It's not so much as literally saying "yes" — because the terms of it can be so fluid. 

Throughout college, a good majority of students take part in the drunken one night stand, barely remembering most of it the next morning and almost always regretting at least parts of it — thanking every god they can when the condom wrapper is spotted on the floor. These nights happen almost as a right of passage, and for most everyone, they remain as cautionary tales to not ever get that drunk again, go home with a stranger who could just as easily be Ted Bundy reincarnate, or forget to pack spare sandals so it doesn't come to stumbling towards the Uber in 6 inch stilettos.

On a darker note, some wake up pondering more than small pangs of regret, disturbed with sinking feelings that they were forced, coerced, convinced, or taken advantage of. Rape is one of the most controversial issues gripping social media arguments right now. It headlines news stories almost daily, hitting the hardest on our own college campuses around the nation. Weeks ago, another CU Boulder student was arrested on sexual assault chargers. Alcohol, level of sobriety and consent reportedly played a major part.

But what even is "consent"?

We consent to things every day:

“Yes I’d like cheese on that.”
“Yes I’d like to see ‘Sisters’ tonight.”
“Yes I’ll walk your dog but I’m not picking up his shit. Okay fine. I will.”

However, when substances are involved, consent gets blurry. Maybe we need to change the way we see it. It’s not so much as saying "yes" when the terms of it can be so fluid. For example: We may be more likely to say yes to a bacon wrapped hotdog topped with macaroni and cheese after we've had 5 drinks even though we’re a lactose intolerant vegetarian. We’re also more likely to engage in risky behavior. The less sober you are, the more likely you are to have sex with someone you don’t want to have sex with. So how many drinks until there is no form of consent? As much as we want a black and white, there isn’t one.

Teresea Wroe, the Director of Education and Prevention for the Office of Victim Assistance at CU Boulder, explains, “When alcohol or other drugs get mixed in with sexual activity, non-verbal cues can be less reliable and it’s best to establish consent verbally. Being drunk doesn’t automatically mean that someone is unable to consent. Where the line gets drawn is when someone is incapacitated. Incapacitation from alcohol or other drugs, illness, disability, or other reasons means that someone is unable to consent. Incapacitation is when someone is unable to understand the nature of what’s being agreed to, so they are lacking the ability to understand the who, what, when, where or why of sexual activity. When people are stumbling, or unable to perform fine motor skills, unable to know what they are agreeing to, unconscious or asleep, a person is unable to consent to sexual activity.”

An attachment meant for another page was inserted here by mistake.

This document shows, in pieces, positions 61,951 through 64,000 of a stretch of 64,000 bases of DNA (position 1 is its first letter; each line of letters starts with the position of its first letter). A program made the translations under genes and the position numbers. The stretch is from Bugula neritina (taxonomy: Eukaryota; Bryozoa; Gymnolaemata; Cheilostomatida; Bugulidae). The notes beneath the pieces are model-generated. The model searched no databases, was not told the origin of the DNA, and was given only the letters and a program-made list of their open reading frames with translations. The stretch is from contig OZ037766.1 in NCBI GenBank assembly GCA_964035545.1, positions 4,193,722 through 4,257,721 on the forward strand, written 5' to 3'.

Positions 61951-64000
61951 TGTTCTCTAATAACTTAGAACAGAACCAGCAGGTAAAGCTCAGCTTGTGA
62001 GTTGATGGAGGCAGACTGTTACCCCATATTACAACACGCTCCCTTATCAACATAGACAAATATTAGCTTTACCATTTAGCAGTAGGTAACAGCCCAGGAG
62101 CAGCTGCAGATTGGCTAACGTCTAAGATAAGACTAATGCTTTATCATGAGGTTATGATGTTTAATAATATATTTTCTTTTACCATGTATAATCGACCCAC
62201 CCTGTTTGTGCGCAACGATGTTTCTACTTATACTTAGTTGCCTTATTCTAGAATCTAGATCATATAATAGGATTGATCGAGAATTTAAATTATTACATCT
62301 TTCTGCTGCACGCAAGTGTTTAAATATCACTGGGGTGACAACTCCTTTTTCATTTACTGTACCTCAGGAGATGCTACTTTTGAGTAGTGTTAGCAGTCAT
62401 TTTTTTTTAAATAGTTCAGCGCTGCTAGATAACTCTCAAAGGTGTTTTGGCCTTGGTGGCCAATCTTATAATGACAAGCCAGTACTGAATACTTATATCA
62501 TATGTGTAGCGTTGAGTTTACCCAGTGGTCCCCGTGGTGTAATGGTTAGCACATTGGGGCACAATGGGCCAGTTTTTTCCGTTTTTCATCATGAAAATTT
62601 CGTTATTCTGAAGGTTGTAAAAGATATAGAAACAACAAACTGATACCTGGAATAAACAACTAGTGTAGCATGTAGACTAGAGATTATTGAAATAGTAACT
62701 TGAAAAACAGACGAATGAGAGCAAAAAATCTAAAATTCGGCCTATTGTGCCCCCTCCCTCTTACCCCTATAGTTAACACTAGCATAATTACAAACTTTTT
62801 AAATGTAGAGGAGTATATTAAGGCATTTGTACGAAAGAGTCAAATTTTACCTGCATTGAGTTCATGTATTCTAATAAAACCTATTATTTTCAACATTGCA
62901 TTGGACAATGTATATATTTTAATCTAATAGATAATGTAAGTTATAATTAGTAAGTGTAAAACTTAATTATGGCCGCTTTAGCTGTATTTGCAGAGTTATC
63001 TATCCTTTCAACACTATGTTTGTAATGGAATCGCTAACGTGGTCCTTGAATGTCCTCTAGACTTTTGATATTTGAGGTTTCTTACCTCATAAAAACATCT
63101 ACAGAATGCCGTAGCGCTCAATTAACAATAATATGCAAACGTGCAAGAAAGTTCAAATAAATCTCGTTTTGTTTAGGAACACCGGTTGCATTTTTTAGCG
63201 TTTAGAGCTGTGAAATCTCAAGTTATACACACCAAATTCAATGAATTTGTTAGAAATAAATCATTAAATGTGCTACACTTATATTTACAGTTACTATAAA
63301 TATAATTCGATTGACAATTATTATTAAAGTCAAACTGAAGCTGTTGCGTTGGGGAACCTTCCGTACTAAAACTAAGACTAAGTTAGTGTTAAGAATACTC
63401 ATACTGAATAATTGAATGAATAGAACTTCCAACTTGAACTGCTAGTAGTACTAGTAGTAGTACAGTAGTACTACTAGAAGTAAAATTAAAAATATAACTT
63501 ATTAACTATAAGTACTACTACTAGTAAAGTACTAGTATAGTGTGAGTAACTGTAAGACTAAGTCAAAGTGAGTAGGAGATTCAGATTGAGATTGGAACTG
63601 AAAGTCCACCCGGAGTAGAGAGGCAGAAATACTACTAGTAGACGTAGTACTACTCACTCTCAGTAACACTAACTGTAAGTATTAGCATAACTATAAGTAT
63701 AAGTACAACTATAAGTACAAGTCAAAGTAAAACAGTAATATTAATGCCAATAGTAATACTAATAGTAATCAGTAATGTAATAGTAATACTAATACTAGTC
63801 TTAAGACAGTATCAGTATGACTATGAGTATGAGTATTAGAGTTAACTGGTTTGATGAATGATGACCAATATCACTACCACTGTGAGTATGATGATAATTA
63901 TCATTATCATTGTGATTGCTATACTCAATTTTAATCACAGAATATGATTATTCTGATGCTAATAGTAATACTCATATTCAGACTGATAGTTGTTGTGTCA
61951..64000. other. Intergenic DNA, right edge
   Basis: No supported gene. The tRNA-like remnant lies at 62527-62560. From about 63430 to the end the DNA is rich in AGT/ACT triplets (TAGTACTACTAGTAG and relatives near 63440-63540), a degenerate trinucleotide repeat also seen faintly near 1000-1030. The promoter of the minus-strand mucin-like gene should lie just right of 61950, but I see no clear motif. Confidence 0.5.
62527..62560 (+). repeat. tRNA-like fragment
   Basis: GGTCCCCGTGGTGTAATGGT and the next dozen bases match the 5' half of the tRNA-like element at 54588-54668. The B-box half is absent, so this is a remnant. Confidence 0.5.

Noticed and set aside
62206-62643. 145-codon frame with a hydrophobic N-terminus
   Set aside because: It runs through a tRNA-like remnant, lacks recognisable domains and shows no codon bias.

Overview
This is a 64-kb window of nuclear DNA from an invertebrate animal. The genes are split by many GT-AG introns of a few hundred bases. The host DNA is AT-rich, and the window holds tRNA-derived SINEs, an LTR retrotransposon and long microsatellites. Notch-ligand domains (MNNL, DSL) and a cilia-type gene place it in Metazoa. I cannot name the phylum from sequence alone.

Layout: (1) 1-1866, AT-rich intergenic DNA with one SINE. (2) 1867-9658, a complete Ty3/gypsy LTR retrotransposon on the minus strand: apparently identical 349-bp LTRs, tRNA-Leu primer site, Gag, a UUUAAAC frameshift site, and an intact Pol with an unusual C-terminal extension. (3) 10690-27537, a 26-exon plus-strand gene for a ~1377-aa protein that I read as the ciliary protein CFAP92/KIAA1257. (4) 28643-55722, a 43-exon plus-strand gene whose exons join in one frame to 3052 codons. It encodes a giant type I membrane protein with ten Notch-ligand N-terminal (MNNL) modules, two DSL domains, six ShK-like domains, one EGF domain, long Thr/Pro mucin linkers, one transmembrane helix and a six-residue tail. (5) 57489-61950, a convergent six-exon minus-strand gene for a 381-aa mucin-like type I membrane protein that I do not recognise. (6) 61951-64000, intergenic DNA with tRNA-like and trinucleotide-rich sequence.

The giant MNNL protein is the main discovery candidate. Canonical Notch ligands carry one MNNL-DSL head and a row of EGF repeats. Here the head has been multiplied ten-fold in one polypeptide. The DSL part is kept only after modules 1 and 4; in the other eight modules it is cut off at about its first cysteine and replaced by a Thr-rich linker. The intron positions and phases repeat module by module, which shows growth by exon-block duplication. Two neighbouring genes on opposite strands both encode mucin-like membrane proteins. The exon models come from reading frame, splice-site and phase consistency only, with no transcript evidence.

When it all boils down, both parties (or however many are involved, really) need to be perfectly clear on what the others want out of it. 

Al Vernacchio, a prominent sex educator, gave a TED talk encouraging people to adopt a new metaphor for sex. Instead of baseball, which, Vernacchio argues encourages competition, order, and a clear cut winner and loser, we should try to see consent to sexual activity as something we all love: pizza. Ordering and eating a pizza involves conversation between the person you choose to eat pizza with. You talk about toppings, size, what place you’re getting it from tonight. You can change it up and throw some jalapenos on it for a little spice. Maybe your partner is super into pineapple and sausage all of a sudden but they can get that on their half.  Pizza is enjoyed together. Baseball is a mad dash to home base.

It’s hard to have that talk with someone you just met at a bar you find sexually attractive and want to take home to do dirty things to. How is one supposed to say: “What are your thoughts on ass play?” while still retaining an air of sexiness and mystery. As a female, how do you say: “I just want to cuddle and make out tonight” without sounding immature or without the other person thinking you’re just being coy.

Ms. Wroe offers a few tips. “… when alcohol is involved, non-verbal cues can be unreliable. It’s important to not make assumptions about someone’s sexual intent based on the fact that they are drinking. When someone has been drinking, more communication and verbal clarification is best.”

She also offers up that consent is not a passive action. Which would seem obvious, right? When you’re about to get down to business, both parties are usually excited. There’s a give and take. “Active consent looks enthusiastic. If someone is too drunk to be enthusiastic or if someone isn’t physically reciprocating, that is a sign that consent has not been established.” Eagerness seems to be an obvious thing to look for, however, it can be harder and harder to gauge the level of enthusiasm as the night goes on and sobriety dwindles.

At the end of the day, sexual safety is as ambiguous as ever. It’s up to each individual to know their limits and to express their intentions. This in no way, shape, or form, is saying that people bring rape on themselves by how much they drink, how they dress, or insert any other ridiculous argument here. It may sound like it’s coming from a Planned Parenthood pamphlet, but the term consent should be in our sexual tool box. Condoms, check. Astroglide, check. Consent, check. Let’s turn our disastrous campus statistics around.

photo credit: Tom Merton/Caiaimage/Getty Images